Why Television Needs a Hero Like Hoke Moseley Right Now

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this post originally appeared on Cinematallica

Fictional heroes typically embody a series of human ideals such as doing the right thing, protecting the innocent, seeing that justice is properly served – all that crap. Fictional anti-heroes are more realistic as they tend to be flawed in very truthful ways. In crime fiction, the majority of the heroes are divorced alcoholics and if they’re not, they’re in a loveless marriage crumbling under their obsessive work habits.

The protagonists during the golden age of hardboiled fiction usually drank their way through cases. In Dashiell Hammett’s final novel The Thin Man, Nick and Nora mix themselves a martini pretty much every other page but a possible liquid dependency is never explored. Although Philip Marlowe liked to drink when he pondered over cases and chess problems, he never checked into AA. It’s not until contemporary times that we see heroes of crime fiction crippled by their vices. Nordic author Jo Nesbo’s Harry Hole character, for example, is a chronic boozehound whose addiction leads him to some severely dark edges of morality.

Stuck in between the classic noir hero and the damaged detectives of modern times resides Hoke Moseley. First introduced by author Charles Willeford in his groundbreaking novel Miami Blues (1984), Hoke is simply one of the most believable creations in crime fiction history. Not just because he drinks and possesses other flaws we can see in our ourselves, but also because he’s just a working stiff going through the same issues as you and me. He’s not a drunk, but he drinks. He’s a good cop, but doesn’t really take his work home with him. Too put it bluntly, he’s utterly relatable.

Last year, the exciting news came down that FX ordered a pilot starring Paul Giamatti as Hoke. This, I truly believe, is perfect. It’s just the hero television needs right now. Since the Sopranos, the trend has been male characters who are damn good at their job (whether these jobs be illegal or otherwise), but seen as failures by their families. There’s Tony Soprano, Walter White, and Don Draper, to name three of the most popular. It’s a character type that’s tough to pull off well, but can be formulaic at times.

Hoke Moseley also fits into this category, but he’s on his own shit and can’t be pigeonholed. For one he doesn’t lead a double life like the trio mentioned above. He carries the same wearied face to work that he has at home, which is the trademark of every working man. The homicides he’s brought in on were secondary to Willeford’s plots. The main focus of the Hoke Moseley series is this exhausted slob with an interesting job trying to keep his shit together during a mid-life crisis. Hoke would be a lousy meth cook is what I’m saying.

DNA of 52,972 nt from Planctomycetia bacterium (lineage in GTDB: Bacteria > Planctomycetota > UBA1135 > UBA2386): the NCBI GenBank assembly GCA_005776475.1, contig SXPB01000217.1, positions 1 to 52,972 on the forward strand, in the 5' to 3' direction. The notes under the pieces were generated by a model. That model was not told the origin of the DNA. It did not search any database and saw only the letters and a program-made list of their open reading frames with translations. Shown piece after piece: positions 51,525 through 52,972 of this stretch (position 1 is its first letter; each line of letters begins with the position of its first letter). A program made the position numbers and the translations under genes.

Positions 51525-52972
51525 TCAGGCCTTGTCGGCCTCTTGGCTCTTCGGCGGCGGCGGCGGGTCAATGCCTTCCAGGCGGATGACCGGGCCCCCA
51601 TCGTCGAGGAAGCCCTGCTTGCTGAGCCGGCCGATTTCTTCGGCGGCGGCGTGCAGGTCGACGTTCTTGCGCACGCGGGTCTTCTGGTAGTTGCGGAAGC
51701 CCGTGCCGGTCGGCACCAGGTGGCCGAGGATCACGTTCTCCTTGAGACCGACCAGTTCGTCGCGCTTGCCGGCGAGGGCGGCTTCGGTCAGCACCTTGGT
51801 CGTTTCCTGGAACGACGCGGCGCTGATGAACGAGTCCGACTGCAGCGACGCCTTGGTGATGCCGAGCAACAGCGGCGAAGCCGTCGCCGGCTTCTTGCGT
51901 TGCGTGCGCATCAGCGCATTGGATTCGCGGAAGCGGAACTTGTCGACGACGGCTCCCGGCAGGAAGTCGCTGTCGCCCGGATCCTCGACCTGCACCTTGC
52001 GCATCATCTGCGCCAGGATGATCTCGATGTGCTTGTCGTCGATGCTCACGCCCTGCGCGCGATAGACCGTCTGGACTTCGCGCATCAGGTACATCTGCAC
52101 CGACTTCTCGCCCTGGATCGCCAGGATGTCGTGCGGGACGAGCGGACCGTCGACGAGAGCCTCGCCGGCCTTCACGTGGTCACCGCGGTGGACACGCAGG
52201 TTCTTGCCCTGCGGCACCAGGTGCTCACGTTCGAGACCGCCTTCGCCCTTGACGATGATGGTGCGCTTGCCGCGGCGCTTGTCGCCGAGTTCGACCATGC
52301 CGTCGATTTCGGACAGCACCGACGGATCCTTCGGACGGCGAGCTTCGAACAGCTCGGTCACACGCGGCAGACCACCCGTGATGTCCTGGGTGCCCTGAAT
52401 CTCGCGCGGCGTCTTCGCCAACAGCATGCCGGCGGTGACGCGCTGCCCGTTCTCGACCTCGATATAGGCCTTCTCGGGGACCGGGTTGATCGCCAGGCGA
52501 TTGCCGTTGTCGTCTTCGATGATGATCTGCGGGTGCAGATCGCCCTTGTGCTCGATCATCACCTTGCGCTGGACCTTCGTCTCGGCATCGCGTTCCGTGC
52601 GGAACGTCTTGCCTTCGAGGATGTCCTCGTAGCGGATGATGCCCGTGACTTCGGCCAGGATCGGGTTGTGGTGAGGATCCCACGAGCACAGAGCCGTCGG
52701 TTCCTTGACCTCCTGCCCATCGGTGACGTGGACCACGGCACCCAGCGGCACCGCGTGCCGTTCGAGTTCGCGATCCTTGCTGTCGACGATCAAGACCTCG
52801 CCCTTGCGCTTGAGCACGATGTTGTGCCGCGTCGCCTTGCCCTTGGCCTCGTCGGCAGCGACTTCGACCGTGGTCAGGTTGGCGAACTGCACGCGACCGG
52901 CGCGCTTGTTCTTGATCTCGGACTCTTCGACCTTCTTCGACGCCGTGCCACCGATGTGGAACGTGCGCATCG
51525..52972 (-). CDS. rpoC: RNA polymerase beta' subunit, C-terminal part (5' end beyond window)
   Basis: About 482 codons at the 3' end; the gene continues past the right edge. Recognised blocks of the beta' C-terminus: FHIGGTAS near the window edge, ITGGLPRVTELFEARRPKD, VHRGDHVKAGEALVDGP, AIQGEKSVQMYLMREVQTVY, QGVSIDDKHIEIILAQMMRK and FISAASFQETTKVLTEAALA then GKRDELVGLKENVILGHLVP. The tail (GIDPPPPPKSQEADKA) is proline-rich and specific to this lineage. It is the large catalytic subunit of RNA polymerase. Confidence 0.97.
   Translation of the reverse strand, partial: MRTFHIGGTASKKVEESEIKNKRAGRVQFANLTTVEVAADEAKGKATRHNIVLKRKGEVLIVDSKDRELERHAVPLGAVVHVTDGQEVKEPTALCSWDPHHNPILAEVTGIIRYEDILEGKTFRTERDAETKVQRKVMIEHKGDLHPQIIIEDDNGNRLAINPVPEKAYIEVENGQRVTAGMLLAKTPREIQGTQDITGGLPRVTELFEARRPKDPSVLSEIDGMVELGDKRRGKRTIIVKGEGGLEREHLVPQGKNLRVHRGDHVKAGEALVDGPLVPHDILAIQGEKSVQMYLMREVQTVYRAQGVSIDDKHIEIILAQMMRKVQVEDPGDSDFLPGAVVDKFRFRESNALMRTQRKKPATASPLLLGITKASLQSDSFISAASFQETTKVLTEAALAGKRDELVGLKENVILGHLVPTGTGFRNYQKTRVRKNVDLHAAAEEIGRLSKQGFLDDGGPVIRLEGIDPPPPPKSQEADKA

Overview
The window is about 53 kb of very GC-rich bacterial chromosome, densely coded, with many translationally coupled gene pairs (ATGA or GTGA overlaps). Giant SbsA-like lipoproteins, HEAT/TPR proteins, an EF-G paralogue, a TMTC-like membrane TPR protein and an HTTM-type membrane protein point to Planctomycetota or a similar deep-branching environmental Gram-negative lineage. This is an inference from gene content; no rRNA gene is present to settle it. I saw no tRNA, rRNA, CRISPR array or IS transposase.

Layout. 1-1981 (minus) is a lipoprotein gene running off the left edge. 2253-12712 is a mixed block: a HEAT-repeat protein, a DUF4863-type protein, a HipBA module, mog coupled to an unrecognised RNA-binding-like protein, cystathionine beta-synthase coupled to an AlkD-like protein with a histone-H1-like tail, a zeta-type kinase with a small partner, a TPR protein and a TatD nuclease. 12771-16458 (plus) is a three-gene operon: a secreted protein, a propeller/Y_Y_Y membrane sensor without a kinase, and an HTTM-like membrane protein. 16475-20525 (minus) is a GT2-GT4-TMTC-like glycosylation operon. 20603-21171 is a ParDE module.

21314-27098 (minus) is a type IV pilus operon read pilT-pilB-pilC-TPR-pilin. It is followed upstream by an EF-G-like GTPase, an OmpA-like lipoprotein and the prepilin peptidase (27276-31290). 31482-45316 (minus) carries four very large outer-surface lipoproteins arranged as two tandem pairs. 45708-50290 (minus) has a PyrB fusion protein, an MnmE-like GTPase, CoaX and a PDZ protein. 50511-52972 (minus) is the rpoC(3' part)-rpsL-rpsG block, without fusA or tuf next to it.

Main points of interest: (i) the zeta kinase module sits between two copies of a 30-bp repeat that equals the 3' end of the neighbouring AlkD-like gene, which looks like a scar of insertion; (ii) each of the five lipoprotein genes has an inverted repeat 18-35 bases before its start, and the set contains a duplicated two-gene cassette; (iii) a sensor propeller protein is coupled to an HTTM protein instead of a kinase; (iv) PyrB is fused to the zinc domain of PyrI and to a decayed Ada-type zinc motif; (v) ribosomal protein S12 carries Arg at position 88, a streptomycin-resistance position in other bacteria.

Unlike many male “heroes” and “anti-heroes,” Hoke possesses a quiet masculinity that inhabits many of Willeford’s male characters. He doesn’t talk shit or make threats. If he’s going to shoot you, he just does it. It would be easy to throw in some hardboiled wisecrack before Hoke smokes some crook, but instead Willeford has him simply pull the trigger, punch the clock, and go home to sit in front of the television until he falls asleep. Being tough is part of his job – he just doesn’t make a show of it.

And it’s not Hoke’s gun and badge that make him a hero. It’s his role as a single father to his two daughters. They were essentially dumped in his lap after being absent from his life for several years, so assimilating to being a father is a bitch for Hoke. But he begrudgingly does it. Excuse me for getting all sappy, but shit, isn’t that what being a real man is all about? He’s not the best father in the world and he looks forward to the day he can kick their asses out, but for now he’s taking care of business.

Paul Giamatti is perfect casting too. He genuinely resembles Hoke with that paunchy frame and tired eyes. And he’s a damn good actor so it’ll be a treat to watch him every week. If the pilot is picked up, that is. Scott Frank is developing the show. He’s adapted Elmore Leonard for the big screen, so this should give us some hope. Hoke was previously played by the great Fred Ward in 1990′s Miami Blues. It’s a really good, funny movie and you should check it out if you haven’t seen it. Ward’s great, but the film focuses on Alec Baldwin’s petty crook character more than Hoke. I think Giamatti will do even better.

After rooting for bad guys for so many years on television, I think the world needs Hoke Moseley right now. I know I’m ready to cheer on the working stiff.

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